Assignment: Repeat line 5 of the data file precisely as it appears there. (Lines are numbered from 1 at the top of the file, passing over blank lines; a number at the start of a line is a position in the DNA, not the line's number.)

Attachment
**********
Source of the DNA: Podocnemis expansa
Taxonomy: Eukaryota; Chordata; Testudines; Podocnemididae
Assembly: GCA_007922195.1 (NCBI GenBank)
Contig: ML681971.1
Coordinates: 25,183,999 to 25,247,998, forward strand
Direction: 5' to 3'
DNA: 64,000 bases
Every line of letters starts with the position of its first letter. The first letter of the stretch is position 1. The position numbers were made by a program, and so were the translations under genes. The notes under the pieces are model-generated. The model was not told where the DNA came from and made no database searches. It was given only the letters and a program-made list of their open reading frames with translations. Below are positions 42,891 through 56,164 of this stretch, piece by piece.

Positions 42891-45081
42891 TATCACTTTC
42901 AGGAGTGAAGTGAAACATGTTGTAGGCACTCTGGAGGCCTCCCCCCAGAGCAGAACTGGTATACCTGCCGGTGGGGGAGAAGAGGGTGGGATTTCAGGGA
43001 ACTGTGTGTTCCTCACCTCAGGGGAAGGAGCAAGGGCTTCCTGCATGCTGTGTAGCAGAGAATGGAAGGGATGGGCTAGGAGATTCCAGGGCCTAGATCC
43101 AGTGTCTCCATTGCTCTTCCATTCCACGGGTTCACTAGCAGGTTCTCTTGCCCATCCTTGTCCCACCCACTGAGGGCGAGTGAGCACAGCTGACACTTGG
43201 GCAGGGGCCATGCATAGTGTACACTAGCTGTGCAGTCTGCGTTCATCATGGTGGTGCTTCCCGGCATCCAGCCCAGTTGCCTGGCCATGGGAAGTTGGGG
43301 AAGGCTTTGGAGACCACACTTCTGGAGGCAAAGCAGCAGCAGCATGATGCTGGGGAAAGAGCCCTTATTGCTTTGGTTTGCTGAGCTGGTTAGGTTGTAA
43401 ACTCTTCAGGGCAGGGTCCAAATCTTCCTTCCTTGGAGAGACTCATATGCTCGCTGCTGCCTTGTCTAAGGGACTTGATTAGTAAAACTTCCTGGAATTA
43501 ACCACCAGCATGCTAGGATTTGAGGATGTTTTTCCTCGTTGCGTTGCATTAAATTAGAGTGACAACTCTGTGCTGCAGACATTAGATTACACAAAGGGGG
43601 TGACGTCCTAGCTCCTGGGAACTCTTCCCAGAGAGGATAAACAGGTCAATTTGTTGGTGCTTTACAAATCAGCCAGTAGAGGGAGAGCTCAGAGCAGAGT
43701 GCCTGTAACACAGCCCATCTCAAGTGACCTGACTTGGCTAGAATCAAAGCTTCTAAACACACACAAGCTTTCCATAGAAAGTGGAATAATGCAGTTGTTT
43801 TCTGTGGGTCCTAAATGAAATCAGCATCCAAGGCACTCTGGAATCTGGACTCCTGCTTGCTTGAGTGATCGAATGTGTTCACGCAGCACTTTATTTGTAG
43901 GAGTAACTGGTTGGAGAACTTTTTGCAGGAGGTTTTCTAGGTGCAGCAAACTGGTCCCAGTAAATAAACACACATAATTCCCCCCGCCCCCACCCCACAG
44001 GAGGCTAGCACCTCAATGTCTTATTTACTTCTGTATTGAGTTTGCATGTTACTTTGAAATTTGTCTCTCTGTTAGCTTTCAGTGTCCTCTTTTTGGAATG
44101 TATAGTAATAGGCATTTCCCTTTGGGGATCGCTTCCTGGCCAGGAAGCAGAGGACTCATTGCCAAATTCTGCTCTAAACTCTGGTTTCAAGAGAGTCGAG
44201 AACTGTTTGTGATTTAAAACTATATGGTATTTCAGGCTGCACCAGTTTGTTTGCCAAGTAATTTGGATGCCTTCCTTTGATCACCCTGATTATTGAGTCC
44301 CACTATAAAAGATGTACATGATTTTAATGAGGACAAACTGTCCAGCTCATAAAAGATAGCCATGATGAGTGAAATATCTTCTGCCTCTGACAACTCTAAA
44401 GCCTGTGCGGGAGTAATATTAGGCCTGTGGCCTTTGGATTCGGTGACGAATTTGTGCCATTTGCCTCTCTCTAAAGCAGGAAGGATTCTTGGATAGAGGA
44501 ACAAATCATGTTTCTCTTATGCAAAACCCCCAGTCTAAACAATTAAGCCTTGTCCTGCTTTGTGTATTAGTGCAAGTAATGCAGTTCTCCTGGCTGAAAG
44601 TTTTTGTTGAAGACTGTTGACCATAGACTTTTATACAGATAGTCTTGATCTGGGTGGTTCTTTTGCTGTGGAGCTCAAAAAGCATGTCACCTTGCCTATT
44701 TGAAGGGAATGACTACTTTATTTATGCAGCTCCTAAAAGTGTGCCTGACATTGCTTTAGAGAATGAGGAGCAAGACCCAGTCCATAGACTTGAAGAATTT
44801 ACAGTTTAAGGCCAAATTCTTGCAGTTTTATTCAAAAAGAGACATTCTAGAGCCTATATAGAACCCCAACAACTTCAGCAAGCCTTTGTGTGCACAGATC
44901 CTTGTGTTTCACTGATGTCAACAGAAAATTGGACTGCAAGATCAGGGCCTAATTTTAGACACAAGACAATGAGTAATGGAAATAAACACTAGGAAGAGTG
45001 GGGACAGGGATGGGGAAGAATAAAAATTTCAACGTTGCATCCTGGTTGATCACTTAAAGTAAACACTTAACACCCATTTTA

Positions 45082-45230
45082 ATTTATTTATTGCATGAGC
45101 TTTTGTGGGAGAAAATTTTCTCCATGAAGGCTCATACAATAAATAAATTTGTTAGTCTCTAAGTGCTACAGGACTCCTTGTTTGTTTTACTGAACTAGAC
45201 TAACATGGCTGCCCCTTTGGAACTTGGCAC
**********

Coordinates: 25,183,999 to 25,247,998, forward strand